Monday, July 14, 2008

Introducing Edie Bingham

by Olivia Knight

Lust Bites has a brand-new shiny spangly contributor in the flock / stable / chocolate-tray, or whatever the correct collective noun is for erotica writers: Edie Bingham, author of The Pride and Southern Spirits, improv comedian, stand-up, closet-cat, and would-be trainspotter. So while the French celebrate the murder of the aristocracy and the birth of La République, we’ve captured Edie and put her in a cage to display to you.

The cage is for her own protection.

Edie Bingham's first novel, The Pride, was written as a bet. Everyone who spent their entire formative years earnestly penning novels in imitation of Jo from Little Women will now lob rocks, fruit, and boxes of unpublished manuscripts, hence the nice thick iron bars around her – because it got published, it’s brilliant, and we’re damn proud to have her on board. (Or, at least, imprisoned.) She’ll dish the details on Friday, but for now – it’s about a woman from a race of hidden people with cat-like traits who tries to escape her traditions to live among men, only to fall for a sensitive historian . When she is abducted and taken back to her Pride, he follows and rescues her. Plus she has a tail, which is cool.
Her second novel, Southern Spirits, also has paranormal elements - a very special train carries people on a ghost tour of the Deep South. In a nutshell, it’s an erotic murder-mystery-ghost-story-detective-novel-contemporary-thriller (as opposed to her earlier erotic paranormal-sci-fi-contemporary… she doesn’t do boxes, cage notwthistanding). Southern Spirits will be released on 5 August this year. As someone with an advance copy, trust me: it steams.
So while we have her safely behind bars, let’s interrogate her…

How did you get into writing erotica?
Ray Liotta walked out of a cornfield and said to me "If you write it, they will cum…" Actually it was an argument about cat costumes being the sexiest for fancy dress which turned into a short story about a woman who was actually a were-cat hiding in plain sight in the chorus line of the musical Cats and gets discovered by a groupie. It just went from there I think… Plus I quite like writing about sex, which helps.

What are you working on at the moment?
I'm researching the next book , tentatively called The Forsaken, - about a hidden Crystaline Cavern buried in the desert that moves position with the moon and has a long history of folklore surrounding it. The central character is a folklore historian defending her archeologist father's shattered reputation by trying to find the cavern which supposedly has healing and rejuvenating properties. It has echoes of stories like King Solomon's Mines, She, possibly a dash or two of Indiana Jones... but with a lot more sex.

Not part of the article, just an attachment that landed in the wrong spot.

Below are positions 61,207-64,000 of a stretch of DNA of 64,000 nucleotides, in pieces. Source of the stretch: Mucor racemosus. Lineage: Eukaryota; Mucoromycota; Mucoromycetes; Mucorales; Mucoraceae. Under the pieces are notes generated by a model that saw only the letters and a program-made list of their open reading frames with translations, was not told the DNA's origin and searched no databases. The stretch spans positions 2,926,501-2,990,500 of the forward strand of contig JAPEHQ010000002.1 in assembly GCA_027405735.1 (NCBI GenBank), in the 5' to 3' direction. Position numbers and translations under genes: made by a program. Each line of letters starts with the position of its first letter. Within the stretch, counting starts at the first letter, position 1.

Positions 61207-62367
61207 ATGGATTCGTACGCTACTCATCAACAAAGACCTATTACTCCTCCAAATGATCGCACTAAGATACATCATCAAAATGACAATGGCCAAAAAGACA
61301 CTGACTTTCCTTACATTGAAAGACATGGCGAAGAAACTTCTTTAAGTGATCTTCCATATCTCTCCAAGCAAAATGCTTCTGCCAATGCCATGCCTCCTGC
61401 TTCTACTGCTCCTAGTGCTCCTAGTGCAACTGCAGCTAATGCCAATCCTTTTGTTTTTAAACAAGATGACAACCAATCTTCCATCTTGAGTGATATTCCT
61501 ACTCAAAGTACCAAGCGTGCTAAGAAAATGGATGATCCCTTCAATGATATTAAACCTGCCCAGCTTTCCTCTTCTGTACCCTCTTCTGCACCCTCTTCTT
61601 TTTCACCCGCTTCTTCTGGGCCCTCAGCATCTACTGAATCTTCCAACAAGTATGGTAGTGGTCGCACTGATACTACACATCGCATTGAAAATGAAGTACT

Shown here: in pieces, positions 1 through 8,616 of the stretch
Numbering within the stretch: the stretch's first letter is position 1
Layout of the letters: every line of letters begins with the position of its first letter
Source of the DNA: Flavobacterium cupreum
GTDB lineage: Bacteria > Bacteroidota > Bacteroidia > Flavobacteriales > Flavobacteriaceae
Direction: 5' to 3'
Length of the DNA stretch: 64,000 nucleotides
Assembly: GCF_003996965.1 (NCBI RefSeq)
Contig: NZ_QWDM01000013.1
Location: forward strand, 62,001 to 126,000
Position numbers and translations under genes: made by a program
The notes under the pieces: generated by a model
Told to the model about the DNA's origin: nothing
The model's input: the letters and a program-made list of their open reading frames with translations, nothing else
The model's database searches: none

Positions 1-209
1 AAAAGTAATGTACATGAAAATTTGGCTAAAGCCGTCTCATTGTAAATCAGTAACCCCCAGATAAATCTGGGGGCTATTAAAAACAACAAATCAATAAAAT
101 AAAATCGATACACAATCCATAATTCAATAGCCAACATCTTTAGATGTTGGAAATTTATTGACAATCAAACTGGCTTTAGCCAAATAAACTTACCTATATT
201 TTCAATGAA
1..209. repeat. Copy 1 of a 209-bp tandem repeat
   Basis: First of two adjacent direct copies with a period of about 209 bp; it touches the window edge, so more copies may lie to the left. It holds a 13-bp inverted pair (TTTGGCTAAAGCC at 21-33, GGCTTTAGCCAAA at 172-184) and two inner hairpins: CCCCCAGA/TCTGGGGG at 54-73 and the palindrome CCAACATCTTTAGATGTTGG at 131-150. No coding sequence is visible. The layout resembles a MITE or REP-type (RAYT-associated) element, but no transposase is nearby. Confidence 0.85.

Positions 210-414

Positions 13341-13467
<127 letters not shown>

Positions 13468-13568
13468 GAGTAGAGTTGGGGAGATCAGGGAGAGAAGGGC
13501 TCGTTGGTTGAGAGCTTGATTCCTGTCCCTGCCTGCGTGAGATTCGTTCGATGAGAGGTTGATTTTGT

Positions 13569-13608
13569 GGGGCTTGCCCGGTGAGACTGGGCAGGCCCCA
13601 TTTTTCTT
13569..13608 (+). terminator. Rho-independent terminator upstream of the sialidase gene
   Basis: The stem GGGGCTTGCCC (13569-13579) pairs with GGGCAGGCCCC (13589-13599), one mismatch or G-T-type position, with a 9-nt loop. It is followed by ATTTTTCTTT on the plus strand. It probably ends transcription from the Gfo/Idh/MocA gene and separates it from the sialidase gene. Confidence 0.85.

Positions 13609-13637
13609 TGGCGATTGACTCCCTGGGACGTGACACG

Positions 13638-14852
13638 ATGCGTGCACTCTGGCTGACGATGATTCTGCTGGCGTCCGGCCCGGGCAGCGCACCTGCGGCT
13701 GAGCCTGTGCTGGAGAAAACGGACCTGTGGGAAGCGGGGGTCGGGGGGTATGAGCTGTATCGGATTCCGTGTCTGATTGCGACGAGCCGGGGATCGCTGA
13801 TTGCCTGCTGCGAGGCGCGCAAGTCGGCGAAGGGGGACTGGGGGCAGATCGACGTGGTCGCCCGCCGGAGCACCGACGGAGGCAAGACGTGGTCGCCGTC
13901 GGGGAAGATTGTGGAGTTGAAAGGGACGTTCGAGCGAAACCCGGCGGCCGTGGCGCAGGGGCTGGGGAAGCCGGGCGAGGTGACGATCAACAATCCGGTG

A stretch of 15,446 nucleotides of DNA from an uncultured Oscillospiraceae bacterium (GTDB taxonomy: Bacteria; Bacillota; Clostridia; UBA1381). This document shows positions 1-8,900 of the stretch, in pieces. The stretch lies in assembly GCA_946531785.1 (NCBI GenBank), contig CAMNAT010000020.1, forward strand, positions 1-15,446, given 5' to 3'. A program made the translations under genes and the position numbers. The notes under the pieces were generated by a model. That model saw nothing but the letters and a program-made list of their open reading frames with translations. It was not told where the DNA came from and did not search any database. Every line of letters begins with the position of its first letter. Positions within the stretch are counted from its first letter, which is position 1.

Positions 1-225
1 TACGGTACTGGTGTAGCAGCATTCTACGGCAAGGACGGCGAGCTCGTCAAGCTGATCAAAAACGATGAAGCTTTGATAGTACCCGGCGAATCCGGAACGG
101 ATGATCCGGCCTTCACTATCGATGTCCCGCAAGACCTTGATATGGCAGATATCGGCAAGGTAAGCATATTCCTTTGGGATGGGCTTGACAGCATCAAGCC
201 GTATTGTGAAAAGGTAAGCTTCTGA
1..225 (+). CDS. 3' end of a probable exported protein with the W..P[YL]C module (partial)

What is your mental picture of the "typical" erotica writer, and are you one?
I was once told at a comedy gig that I didn't look like a "porn writer" so I told him I'd shaved off my handle bar moustache and left my flares at home. I always picture some lady in tweeds, I think, though I'm sure there really isn't a "typical" type.

Your other personality does stand-up – do your erotica and your comedy feed into each other? Can erotica be funny or does it ruin the moment if someone cracks up?
There are really odd similarities – writing for both requires me to be thinking about engineering a very specific emotional response – either laughter or arousal. They both utilize similar skills of observing human nature and how people behave. I do think my comedy background helps with the lighter moments in my books and I suppose I tend to make sure there is actually some comedic elements in there because it's such a big part of my life. As far as erotica goes, I think it needs a lot of thought but if it's there and works, it’s wonderful. I hate it if it's written badly as I do think it so easily can spoil the mood. I personally find humour extremely attractive from the right man or woman, and extremely irritating from the wrong ones. I always try to have a comedic character in the mix, just to add a bit of reality, because sex and relationships are hilarious as well as sexy and wonderful.

Both your novels have brilliant and quite unusual premises. Where did you find your starting points for them? Are you a train spotter? Were you turning a Turkish holiday into a tax-deductible expense or are you secretly a member of an ancient demonic race yourself?
For Southern Spirits, I was thinking about journeys – sexual journeys in particular. I was also really interested in the notion of places being haunted or occupied, having a "spirit" or personality or entity watching the people within over a long period of time. Setting it on a train keeps the characters close and in a situation they couldn't walk away from easily.
The Pride came out of the argument about cat costumes, but I also think I may possibly be part cat – the part that likes to be stroked and fed by someone else and sleep most of the time. I've also been told I can scratch and bite with the best of em. I've been to Turkey several times on holiday, and the Turkish Restaurant owner Sedat is based on a friend of mine over there. So a little from column A and a little from Column B I think.

Where would we find you – sitting on the station in an anorak with a notebook or lounging in the luxury suite in the train?
Honestly? I'm a total anorak. I love pop culture, nerdy TV shows, geeky guys, science fiction, inane and obscure facts and comic books. I even wear spectacles. Writing sexy books is the only cool thing I do. Thank goodness for erotica!!